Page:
DEFENDING AMERICA
David H. Hackworth
September 6, 1994

BILL CLINTON AND THE U.S. MILITARY

Right or wrong, to most serving soldiers and veterans retired General Harold Campbell's comments that Bill Clinton was a "gay loving," "pot smoking," "draft dodging," "womanizer" were dead on target.

Bill Clinton's relationship with soldiers remains a barbedwire-lined sleeping bag. In their eyes, he can't lose either his Vietnam War baggage or the widespread view he's morally unfit for the job. Nor the perception he doesn't understand or respect the military culture and gives his duties as Commander in Chief a back-seat ride to domestic issues.

White House spin master George Stephanopoulos says Clinton's relations with the armed forces are "quite strong." Yet, from Korea to Kuwait and in foxholes in between, I find the rumbling in the ranks louder than the roar of a B-52. As usual, "Boy George" is wrong.

Clinton's made big mistakes in his military policies such as: insisting gays serve openly in the ranks; putting women in combat slots; placing unqualified civilians in high Pentagon and security posts; selecting politically correct top brass who won't fight his agenda to swap fighting ability for social opportunity. These and his dithering use of military force have turned off most warriors -- past and present.

The character issue haunts Clinton. He lied about the draft, waffled with "I didn't inhale," and generally doesn't care to tell it like it is. Instead the truth gets washed, spun and dried be it the past or what happened last month in Somalia or Bosnia.

Clinton's values and the military's don't mix. A soldiers' code is straightforward: "don't lie, cheat and steal and don't tolerate people who do." Many soldiers feel Clinton hasn't set the example of integrity, decisiveness, courage, leadership and vision that warriors expect of their president.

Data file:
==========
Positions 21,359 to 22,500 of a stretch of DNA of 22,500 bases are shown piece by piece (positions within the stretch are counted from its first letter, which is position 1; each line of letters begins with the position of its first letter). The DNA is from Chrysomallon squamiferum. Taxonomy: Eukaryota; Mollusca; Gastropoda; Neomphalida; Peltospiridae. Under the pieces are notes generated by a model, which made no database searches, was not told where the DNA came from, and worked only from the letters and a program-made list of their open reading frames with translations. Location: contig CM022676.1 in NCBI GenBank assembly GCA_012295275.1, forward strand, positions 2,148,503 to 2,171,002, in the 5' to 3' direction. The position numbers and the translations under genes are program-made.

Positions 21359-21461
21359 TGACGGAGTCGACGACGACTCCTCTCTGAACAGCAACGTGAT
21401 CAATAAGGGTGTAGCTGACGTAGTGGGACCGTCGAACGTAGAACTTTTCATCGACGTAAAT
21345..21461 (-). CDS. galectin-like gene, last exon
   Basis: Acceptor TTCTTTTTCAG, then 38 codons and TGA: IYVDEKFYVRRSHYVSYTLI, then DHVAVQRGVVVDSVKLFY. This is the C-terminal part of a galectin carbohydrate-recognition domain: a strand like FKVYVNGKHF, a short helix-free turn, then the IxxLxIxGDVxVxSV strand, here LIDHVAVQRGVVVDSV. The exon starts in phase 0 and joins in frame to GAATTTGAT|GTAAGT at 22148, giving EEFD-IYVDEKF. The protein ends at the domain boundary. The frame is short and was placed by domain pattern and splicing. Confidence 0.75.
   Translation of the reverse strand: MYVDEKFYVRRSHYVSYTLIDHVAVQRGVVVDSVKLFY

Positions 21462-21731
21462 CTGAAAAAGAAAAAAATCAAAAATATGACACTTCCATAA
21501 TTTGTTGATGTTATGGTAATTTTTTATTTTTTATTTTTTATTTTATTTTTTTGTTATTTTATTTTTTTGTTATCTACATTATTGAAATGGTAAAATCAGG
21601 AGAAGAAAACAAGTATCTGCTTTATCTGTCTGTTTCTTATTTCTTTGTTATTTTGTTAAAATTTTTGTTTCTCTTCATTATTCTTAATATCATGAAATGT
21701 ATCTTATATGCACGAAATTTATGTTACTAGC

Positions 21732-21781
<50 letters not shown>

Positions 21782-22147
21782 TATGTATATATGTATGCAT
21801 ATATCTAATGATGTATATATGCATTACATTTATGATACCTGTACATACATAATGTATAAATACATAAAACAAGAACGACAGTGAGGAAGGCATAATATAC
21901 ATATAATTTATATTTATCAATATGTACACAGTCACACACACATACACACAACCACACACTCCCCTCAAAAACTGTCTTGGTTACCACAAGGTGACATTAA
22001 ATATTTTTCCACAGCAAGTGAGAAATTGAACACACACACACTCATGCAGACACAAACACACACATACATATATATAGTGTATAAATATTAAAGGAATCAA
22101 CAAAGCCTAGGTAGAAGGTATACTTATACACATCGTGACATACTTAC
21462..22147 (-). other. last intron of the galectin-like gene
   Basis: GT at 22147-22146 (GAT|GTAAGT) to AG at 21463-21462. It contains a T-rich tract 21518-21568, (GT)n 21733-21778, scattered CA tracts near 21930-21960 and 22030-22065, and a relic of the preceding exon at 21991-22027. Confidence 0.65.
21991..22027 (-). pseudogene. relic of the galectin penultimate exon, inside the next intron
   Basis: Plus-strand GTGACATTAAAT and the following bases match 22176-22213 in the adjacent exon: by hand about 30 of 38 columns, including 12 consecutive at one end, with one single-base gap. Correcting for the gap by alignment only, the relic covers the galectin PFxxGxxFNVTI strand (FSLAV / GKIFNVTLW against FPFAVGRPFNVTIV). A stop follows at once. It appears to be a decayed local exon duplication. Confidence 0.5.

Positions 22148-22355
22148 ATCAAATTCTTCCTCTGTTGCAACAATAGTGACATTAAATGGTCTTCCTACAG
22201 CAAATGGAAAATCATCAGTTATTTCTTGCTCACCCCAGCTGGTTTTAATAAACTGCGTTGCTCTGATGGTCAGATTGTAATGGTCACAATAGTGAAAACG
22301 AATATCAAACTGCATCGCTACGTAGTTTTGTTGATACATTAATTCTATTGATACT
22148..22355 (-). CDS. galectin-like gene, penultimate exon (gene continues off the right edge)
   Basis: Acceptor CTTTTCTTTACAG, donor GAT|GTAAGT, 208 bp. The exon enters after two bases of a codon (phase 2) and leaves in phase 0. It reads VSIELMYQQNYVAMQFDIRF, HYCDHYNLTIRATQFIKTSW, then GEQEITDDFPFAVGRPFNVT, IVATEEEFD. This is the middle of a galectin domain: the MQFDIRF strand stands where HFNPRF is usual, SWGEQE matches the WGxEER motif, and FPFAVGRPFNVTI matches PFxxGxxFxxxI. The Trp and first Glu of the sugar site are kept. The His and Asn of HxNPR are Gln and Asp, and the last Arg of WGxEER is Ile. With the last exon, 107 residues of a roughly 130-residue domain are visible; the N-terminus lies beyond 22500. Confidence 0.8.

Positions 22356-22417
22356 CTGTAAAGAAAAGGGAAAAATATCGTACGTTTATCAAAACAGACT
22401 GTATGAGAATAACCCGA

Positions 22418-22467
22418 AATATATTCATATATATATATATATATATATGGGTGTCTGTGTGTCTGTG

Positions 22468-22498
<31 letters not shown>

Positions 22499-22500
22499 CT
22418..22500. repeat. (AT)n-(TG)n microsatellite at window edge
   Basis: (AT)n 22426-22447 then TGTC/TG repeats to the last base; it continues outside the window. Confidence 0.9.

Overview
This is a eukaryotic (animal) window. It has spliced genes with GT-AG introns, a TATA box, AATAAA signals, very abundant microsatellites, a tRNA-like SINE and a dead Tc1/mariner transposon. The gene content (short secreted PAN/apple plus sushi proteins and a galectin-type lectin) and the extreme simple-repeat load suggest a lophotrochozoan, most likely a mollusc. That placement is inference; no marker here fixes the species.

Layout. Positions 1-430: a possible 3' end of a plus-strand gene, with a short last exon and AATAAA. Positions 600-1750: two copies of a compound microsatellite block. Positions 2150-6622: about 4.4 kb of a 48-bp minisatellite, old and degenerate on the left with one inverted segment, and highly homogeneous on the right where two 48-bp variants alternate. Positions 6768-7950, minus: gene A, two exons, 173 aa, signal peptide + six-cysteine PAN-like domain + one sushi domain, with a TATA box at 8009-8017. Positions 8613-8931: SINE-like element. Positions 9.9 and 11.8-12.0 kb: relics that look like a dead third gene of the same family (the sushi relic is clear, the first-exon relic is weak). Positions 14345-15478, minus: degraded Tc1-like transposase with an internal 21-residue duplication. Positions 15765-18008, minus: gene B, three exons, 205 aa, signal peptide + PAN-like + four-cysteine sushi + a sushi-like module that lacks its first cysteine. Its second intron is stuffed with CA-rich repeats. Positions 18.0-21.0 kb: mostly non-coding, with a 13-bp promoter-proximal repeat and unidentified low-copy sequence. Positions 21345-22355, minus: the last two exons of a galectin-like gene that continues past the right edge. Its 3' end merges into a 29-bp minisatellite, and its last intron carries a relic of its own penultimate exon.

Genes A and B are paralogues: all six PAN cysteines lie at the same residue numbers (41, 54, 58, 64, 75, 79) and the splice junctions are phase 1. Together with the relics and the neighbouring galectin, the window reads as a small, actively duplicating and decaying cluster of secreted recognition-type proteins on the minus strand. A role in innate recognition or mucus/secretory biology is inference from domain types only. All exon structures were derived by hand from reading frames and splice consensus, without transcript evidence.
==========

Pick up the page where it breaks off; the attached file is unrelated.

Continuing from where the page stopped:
Herbert Shughart, the father of Sergeant Randall Shughart, refused to shake hands with Clinton following the White House ceremony last May when his son was posthumously awarded the Medal of Honor. Shughart, who reportedly told Clinton, "You are not fit to command," captured the feeling of most warriors and veterans I've interviewed.

Clinton's back-and-forth, up-and-down, in-and-out fumbling over Somalia, Bosnia, North Korea, and Haiti have widened the gap between the president and the military community. His apparent inability to focus on national security and to develop a coherant defense strategy has put warriors in harm's way. His weapon's acquisition policy is pure pork. He buys unneeded gold-plated weapons, while neglecting the stuff that's needed. His indifference has resulted in badly defined and frequently changing political and military objectives. This has caused warriors such as Sergeant Casey Joyce and 43 other comrades in Somalia to die in vain and others not to be employed competently elsewhere around the world. Most warriors feel he can talk the talk, but not walk the walk.

I have never heard more bad-mouthing of a president. In the 1940s, FDR was hated by the brass and called "Rubber Legs" by generals like Joe Stillwell. Truman was held in contempt for gutting military preparedness, which led to the initial disasters in Korea, the Douglas MacArthur firing, and wanting to deep-six the Marine Corps. Military academy graduates Eisenhower and Carter were considered turncoats by the brass for cutting defense spending. With Clinton, it's not just the brass and right-wingers that are grousing, it goes down to the grunt where the buck stops with bullets, and in their dangerous world, he is despised.

Perhaps if he became a SEAL and won a Medal of Honor, he could win the hearts of those who have and still wear dogtags, but I doubt it. He'd be viewed like a serial killer who finally sees the light on death row. Even with divine intervention, he's not redeemable by the standards of most warriors and veterans.

To ease the pain, Clinton should stop his trite speeches, cosmetic wreath-laying and military stumping. All are viewed as insincere political schmoozing. His wearing military jackets and hats for photo opportunities is bad enough, but his preppy Michael Jackson saluting to warriors is even worse. FDR understood the salute is a symbol of respect that can only be earned, so he elected to hold his hand over his heart instead. Bill should follow suit.